half-caste

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half-caste

Offensive a person having parents of different races, esp the offspring of a European and an Indian
References in periodicals archive ?
At the age of three, when her mother became ill, she was taken to Derby Hospital, where a doctor advised the police to 'take the little half-caste child before her mother gets used to her'.
Accordingly I hold [that] the defendant, being a half-caste Indian, is of Indian origin and is [therefore] not included in the word 'native' as defined in this Ordinance.
Thomas seemingly gave up on instituting the legislation necessary to alter the legal status of Anglo-Africans, however he continued to restrict the rights of Anglo-Africans he regarded as "natives"; for instance, he forbid the "sale of liquor to a particular half-caste who was living [in] native fashion".
Monsieur Desrussie, the director of the Home for Half-Castes, the very person Celanire had come to assist, had just passed from this life to the next.
The children are half-caste Aborigines and the rationale for their removal is justified by the chief protector of natives in Western Australia, an English-born public servant named A.
In some Aboriginal communities, half-caste children were treated as outcasts, especially the girls who became easy sexual prey for both whites and blacks.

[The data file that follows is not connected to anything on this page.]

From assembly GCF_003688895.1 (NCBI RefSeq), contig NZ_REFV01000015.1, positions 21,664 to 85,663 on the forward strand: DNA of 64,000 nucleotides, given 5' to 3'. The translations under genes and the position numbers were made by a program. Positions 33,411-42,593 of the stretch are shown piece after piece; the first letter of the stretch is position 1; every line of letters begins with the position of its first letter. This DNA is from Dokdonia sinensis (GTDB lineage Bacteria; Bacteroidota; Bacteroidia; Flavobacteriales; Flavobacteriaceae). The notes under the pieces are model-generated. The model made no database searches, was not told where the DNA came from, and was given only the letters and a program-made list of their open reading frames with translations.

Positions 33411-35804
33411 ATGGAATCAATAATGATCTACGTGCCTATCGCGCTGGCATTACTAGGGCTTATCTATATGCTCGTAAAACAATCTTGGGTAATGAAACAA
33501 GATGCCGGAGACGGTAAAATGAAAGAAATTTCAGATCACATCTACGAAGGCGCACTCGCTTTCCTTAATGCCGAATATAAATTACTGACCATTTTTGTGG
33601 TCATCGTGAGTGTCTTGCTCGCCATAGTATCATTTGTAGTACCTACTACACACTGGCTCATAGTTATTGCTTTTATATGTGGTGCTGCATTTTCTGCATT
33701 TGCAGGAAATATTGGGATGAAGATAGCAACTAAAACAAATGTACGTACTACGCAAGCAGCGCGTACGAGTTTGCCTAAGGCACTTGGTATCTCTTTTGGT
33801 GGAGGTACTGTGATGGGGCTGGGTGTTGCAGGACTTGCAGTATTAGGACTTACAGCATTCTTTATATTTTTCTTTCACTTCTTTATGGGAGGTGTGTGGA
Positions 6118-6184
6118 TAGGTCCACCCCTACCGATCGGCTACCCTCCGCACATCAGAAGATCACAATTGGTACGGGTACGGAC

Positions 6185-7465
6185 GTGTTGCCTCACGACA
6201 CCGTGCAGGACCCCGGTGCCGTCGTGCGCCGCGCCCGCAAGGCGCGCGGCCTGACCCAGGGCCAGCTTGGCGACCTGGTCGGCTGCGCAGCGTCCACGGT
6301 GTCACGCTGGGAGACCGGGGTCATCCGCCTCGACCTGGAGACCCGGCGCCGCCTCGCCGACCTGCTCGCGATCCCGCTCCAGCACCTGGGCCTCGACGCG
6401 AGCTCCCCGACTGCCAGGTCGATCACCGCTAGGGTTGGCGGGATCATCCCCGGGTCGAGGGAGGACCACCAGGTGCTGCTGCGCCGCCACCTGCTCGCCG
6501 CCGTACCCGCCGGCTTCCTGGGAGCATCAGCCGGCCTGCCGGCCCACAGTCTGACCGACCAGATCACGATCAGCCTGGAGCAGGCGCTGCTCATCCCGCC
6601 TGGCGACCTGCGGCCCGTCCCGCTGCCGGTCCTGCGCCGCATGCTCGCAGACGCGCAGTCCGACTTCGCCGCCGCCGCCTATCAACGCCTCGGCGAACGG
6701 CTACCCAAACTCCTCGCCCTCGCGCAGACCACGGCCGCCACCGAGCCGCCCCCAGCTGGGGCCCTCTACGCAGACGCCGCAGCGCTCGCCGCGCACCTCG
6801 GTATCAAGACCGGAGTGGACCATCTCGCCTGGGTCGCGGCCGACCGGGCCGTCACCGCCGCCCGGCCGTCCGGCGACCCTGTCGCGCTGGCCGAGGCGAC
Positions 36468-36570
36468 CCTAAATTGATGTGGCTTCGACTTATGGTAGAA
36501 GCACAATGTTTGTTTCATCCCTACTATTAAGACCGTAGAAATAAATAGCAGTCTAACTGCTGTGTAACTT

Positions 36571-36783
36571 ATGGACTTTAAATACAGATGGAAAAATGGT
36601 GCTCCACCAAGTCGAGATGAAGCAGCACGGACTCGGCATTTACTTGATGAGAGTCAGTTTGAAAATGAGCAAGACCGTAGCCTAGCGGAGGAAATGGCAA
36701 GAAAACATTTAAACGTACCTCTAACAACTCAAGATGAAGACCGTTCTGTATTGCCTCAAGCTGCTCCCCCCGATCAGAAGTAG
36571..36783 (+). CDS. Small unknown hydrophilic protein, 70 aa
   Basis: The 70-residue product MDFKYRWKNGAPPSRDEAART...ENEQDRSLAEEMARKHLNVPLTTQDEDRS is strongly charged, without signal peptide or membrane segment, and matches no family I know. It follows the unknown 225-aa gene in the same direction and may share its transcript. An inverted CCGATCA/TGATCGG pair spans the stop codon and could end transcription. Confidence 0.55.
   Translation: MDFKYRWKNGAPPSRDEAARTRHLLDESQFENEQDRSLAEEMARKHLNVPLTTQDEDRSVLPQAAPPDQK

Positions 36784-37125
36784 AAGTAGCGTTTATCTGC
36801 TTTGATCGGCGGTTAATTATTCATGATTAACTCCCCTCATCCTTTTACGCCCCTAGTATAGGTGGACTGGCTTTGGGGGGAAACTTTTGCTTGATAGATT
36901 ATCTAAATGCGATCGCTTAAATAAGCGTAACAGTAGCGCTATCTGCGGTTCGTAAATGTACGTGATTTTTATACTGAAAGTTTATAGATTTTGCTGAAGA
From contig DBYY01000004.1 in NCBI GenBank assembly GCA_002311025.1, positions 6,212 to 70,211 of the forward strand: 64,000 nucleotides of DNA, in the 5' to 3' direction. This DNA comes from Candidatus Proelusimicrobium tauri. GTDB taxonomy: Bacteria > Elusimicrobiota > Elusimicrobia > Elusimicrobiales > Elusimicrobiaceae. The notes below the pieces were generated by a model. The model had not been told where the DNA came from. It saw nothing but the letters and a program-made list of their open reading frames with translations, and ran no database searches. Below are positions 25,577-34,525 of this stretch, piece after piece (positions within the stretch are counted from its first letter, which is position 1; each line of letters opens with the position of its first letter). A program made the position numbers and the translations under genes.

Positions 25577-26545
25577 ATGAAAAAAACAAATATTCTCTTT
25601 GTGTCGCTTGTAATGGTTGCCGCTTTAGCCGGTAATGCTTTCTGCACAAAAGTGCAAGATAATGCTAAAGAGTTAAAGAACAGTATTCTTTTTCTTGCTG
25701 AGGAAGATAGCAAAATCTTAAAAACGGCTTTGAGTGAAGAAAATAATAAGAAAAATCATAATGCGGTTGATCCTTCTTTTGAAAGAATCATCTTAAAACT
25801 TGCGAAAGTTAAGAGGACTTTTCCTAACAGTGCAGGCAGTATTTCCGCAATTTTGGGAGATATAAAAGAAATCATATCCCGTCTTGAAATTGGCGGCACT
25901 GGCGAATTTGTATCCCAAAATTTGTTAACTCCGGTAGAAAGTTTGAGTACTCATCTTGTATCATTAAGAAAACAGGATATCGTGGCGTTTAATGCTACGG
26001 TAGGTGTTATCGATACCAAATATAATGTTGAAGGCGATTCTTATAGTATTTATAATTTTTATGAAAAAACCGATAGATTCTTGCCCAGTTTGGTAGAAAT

Previously described as "being built like a brute" (180), Lionel, or "Lion of the Night" (189), proves disarmed by the stratagems of the "monkey" (181); the half-caste Cocoanut unmasks (or unmans) the latent sexual identity of the "Nordic warrior" (174) and reveals it to be "[h]alf Ganymede, half Goth" (178) - giving an ironic half-caste distinction to the blue-blooded Aryan.
but the half-caste boys simply walked off without any demonstration except ironical cheers for the umpire and no hard feeling at all for their opponents (Times, 31 December 1926).
Hasluck, `The needs of the half-caste community exempt from Aboriginal Ordinance', AA, 452, 55/368, part 2, nd, p.
A 1929 advice from the Attorney-General's Department to the Chief Electoral Office defined an `aboriginal native' as a person in whom Aboriginal descent preponderates, and `that half-castes were "aboriginal natives" within the meaning of Section 127 of the Constitution'.
1941 Survey of the Half-caste Problem of South Australia, Proceedings of the Royal Geographical Society of South Australia 42, 66-161.
In ethnographic texts, for example, the world of the so-called `mixed blood' received increasing attention following the publication of early papers such as Reay's `A Half-caste Aboriginal Community in Northwestern New South Wales' in 1945 (for further discussion of this ethnographic genre, see Anderson 1994).